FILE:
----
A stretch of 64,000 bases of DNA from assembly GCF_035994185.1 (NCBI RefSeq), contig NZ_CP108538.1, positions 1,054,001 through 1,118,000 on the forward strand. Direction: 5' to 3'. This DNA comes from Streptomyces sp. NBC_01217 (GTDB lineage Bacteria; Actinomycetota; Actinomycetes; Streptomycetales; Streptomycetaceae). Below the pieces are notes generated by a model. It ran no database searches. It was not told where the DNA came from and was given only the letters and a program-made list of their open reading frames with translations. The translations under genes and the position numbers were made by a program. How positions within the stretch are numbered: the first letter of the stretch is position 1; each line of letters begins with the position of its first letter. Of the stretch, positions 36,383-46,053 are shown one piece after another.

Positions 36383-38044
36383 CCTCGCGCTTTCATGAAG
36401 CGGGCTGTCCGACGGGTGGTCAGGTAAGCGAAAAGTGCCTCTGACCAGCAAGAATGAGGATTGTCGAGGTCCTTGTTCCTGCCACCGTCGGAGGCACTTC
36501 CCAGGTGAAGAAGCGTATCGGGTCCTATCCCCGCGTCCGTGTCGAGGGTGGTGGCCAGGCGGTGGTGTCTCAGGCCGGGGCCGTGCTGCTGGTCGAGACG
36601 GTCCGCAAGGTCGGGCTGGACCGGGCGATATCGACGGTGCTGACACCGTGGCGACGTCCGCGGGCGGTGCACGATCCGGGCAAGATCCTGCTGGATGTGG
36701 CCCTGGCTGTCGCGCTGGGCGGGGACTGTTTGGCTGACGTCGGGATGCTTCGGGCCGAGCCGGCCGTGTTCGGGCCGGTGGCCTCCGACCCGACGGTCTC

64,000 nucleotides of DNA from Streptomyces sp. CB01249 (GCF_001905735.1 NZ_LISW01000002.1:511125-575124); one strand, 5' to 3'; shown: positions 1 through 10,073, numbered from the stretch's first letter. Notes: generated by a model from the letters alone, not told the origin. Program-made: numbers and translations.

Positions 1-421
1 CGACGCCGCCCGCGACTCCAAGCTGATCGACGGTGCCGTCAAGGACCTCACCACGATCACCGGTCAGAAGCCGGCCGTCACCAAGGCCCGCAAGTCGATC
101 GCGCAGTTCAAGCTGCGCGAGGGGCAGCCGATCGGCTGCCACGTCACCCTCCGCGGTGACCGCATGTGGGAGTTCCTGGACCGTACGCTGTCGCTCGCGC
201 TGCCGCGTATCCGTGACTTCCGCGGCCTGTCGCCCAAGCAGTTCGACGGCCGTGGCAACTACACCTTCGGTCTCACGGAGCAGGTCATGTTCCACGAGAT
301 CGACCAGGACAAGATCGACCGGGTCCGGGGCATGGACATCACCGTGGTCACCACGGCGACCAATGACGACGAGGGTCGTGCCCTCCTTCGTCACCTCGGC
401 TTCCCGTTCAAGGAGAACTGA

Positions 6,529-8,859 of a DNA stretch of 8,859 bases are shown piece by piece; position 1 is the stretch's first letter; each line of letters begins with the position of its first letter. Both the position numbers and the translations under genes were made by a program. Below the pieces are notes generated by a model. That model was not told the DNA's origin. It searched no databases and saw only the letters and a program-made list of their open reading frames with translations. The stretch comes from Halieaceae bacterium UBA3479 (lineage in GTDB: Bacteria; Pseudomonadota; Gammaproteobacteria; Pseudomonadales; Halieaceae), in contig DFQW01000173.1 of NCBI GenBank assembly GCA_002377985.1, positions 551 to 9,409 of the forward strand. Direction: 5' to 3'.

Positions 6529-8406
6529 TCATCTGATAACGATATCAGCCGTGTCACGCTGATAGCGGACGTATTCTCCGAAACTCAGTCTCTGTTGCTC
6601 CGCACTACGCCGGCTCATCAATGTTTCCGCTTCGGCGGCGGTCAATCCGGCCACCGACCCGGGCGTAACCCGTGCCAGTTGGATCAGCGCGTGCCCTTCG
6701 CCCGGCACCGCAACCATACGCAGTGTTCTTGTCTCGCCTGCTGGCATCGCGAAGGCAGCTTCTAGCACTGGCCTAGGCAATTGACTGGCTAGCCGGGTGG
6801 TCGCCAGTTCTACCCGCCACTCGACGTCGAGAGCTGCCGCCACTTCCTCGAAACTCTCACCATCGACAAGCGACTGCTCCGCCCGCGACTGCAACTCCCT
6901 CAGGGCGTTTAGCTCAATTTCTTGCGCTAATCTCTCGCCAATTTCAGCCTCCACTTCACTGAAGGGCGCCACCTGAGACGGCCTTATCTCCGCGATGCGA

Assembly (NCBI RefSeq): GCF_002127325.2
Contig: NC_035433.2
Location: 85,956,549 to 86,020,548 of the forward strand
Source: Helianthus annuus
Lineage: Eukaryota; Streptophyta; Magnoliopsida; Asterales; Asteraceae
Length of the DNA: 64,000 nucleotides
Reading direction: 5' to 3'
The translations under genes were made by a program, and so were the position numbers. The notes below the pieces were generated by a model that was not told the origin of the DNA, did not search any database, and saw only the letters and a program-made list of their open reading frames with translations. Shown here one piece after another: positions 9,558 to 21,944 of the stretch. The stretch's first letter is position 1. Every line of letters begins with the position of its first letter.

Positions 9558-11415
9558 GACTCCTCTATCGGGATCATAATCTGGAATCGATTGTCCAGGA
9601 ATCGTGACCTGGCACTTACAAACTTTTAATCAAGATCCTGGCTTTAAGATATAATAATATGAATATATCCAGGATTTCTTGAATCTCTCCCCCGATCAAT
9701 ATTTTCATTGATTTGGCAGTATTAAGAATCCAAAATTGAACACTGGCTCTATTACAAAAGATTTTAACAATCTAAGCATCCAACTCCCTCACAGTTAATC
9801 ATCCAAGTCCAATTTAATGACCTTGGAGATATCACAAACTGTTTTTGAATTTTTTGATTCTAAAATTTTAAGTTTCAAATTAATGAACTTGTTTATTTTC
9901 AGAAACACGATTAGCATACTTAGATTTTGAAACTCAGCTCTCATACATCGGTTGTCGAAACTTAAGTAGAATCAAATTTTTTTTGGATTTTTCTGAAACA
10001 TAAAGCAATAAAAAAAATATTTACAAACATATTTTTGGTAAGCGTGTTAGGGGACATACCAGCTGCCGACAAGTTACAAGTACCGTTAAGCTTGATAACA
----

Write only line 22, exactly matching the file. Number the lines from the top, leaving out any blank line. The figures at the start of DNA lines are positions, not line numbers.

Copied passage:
Assembly (NCBI RefSeq): GCF_002127325.2